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Irene Muir, Krista J. Munroe-Chandler, and Todd Loughead

qualitative study examining young female dancers’ imagery use from various styles is warranted. The purpose of the current study was to qualitatively investigate the 4 Ws of imagery use (where, when, what, and why) with young female dancers 7–14 years of age. This age range was chosen as it is suggested that

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Yanita McLeay, Stephen R Stannard, Toby Mundel, Andrew Foskett, and Matthew Barnes

This study was designed to investigate the effects of alcohol consumption on recovery of muscle force when consumed immediately postexercise in young females. Eight young women completed 300 maximal eccentric actions of the quadriceps femoris muscle on an isokinetic dynamometer on two occasions in a randomized, cross-over design after which an alcoholic beverage (0.88g ethanol/kg body weight) or an iso-caloric placebo was consumed. Maximal isokinetic (concentric and eccentric) torque and isometric tension produced across the knee were measured in both the exercised and control leg predamage, 36 hr post, and 60 hr post damage. Venous blood creatine kinase (CK) activity and muscle soreness ratings were taken before damage and once per day to 60 hr post damage. Significant differences were observed between the exercised and control leg for maximal concentric, and eccentric torque and isometric tension (p < .05). A near significant Treatment × Time interaction was observed for isometric tension (p = .077), but not for concentric or eccentric torque. No main effects of treatment (alcohol) or interactions with Time × Leg or Leg × Treatment were observed. Perceived muscle soreness during box stepping and squatting showed significant time effects (p < .05), and CK activity did not significantly change. Our results indicate that the consumption of 0.88g ethanol/kg body weight following eccentric exercise-induced muscle damage does not affect recovery in the days following damage in females.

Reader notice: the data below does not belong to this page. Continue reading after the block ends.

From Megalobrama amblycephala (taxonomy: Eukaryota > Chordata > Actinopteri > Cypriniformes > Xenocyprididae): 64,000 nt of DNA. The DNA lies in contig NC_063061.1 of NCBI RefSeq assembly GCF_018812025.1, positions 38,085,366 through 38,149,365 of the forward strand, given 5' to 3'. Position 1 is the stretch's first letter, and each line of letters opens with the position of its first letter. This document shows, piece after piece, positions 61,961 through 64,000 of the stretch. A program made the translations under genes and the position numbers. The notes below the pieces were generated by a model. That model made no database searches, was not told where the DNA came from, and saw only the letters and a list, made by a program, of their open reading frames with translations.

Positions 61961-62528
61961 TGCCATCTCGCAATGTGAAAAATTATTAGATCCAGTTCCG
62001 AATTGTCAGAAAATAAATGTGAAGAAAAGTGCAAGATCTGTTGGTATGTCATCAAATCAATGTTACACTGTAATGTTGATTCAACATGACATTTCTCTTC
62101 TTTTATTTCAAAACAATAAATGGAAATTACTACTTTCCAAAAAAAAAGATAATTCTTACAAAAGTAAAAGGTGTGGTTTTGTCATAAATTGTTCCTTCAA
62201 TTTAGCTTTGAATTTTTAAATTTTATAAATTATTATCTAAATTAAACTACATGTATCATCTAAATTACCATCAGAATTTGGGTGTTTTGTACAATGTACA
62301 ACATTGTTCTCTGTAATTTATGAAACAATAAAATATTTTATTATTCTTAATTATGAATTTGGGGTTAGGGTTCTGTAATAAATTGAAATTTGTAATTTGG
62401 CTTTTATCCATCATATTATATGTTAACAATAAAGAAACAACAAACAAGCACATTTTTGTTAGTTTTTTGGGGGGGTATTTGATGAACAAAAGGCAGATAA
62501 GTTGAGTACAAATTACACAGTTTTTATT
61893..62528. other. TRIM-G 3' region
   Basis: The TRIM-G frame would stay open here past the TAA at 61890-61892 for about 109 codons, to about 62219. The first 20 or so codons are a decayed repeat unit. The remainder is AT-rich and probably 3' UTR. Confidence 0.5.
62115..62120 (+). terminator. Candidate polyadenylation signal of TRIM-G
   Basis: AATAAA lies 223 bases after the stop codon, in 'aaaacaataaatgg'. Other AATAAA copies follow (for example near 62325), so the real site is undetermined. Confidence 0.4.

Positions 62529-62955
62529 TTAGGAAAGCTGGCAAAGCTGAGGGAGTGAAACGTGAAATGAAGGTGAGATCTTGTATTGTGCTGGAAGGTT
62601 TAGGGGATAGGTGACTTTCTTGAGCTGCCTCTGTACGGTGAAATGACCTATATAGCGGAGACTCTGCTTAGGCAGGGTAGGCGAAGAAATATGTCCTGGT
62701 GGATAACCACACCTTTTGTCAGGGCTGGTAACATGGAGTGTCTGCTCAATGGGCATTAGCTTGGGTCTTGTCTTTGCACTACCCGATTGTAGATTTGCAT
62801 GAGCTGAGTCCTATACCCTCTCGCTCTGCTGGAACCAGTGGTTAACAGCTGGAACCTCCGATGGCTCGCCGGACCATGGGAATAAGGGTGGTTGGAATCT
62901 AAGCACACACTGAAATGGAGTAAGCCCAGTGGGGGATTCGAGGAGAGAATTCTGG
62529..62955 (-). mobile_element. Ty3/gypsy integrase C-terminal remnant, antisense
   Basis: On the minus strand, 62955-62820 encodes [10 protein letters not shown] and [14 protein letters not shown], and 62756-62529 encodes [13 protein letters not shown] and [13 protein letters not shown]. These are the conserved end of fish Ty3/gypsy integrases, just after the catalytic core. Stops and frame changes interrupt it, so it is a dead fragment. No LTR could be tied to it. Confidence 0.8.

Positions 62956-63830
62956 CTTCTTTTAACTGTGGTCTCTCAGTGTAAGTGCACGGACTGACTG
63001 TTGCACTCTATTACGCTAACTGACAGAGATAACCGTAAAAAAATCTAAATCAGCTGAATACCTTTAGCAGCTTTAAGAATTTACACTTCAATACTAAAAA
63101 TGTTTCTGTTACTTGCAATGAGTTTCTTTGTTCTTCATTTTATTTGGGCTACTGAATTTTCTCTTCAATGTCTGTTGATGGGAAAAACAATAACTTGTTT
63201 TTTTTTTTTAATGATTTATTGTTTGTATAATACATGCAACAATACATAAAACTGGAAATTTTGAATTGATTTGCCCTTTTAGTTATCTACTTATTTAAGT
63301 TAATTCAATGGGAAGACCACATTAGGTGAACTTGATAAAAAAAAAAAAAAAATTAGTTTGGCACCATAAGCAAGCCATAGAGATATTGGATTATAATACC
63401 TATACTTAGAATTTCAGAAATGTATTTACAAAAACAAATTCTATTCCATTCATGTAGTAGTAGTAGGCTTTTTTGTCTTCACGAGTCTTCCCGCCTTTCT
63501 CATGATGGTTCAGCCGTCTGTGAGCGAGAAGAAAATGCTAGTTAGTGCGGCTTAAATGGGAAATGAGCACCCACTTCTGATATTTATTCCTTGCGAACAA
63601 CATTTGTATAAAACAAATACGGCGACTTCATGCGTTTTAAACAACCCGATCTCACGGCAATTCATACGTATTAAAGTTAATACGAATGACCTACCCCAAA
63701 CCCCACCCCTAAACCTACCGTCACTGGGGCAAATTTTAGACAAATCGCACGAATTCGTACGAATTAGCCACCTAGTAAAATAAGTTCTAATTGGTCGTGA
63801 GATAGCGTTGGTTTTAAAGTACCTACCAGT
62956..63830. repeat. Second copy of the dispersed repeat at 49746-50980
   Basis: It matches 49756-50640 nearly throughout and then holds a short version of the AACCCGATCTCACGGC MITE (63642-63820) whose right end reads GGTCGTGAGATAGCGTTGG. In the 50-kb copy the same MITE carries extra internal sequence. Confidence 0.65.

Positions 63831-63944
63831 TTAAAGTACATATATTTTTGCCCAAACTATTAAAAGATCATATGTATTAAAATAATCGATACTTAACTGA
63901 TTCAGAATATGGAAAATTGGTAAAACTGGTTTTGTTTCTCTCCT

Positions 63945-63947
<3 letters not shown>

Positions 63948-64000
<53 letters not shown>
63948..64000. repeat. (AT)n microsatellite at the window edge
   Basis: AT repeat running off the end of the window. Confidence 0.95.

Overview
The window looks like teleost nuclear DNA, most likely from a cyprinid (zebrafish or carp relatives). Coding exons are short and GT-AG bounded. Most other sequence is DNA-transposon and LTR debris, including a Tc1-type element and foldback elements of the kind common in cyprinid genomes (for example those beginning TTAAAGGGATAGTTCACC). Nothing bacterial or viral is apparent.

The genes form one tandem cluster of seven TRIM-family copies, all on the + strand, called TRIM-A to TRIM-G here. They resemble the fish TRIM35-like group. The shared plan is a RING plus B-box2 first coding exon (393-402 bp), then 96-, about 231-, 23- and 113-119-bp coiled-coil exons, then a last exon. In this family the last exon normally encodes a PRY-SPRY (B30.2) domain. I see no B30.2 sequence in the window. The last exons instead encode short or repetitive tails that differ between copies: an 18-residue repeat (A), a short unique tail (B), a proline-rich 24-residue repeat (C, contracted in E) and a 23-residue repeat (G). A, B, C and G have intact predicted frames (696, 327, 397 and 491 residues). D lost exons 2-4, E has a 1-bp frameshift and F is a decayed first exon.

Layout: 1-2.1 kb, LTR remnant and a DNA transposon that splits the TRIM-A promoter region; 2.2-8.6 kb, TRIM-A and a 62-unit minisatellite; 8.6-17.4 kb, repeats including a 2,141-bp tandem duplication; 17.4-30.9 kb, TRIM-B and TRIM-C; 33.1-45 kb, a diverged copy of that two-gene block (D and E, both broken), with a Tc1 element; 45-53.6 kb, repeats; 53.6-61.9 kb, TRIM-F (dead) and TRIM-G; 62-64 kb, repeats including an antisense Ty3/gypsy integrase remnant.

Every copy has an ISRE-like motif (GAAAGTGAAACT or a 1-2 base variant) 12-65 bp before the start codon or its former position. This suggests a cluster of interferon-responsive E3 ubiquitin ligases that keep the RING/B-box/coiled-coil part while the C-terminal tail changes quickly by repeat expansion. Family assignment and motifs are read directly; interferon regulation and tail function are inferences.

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Paula B. Costa, Scott R. Richmond, Charles R. Smith, Brad Currier, Richard A. Stecker, Brad T. Gieske, Kimi Kemp, Kyle E. Witherbee, and Chad M. Kerksick

characteristics of competitive, collegiate synchronized swimmers. Methods Design This was an observational study involving 21 female collegiate synchronized swimmers (mean [SD]: age = 20.4 [1.6] y; height = 168.0 [4.9] cm; weight = 64.4 [8.7] kg). Following an 8-hour fast, participants arrived at the research

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Kayla E. Boehm and Kevin C. Miller

Focused Clinical Question Do cold-water immersion (CWI) rectal temperature ( T rec ) cooling rates differ between hyperthermic males and females? Summary of Search, “Best Evidence” Appraised, and Key Findings • We searched for studies that used CWI (water temperature <20°C), the gold standard

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S. Maria O’Kane, Ian M. Lahart, Alison M. Gallagher, Angela Carlin, Maria Faulkner, Russell Jago, and Marie H. Murphy

is well established, 7 , 8 it is not yet known how lockdown will have affected the PA levels of adolescents and, in particular, adolescent girls. It is recognized that adolescent females typically have lower levels of PA than their male counterparts, 9 – 11 and, prior to the pandemic, only 7.2% of

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Melinda A. Solmon, Amelia M. Lee, Donald Belcher, Louis Harrison Jr., and Lori Wells

Beliefs about gender appropriateness and conceptions of ability have been identified as powerful influences on beliefs about competence. The purpose of this study was to investigate the interaction of those two factors on competence beliefs in physical activity. Participants completed a survey about the sport of hockey, watched a video of a specific hockey skill, and then responded to questions about the skill. Males expressed more confidence in their ability to learn hockey than females, but females who perceived the activity to be gender neutral were more confident in their ability to learn hockey than females who believed the activity was predominantly for males. Participants’ explanations of their beliefs about gender appropriateness and confidence shed light on how competence beliefs are affected by perceptions of gender appropriateness and conceptions of ability.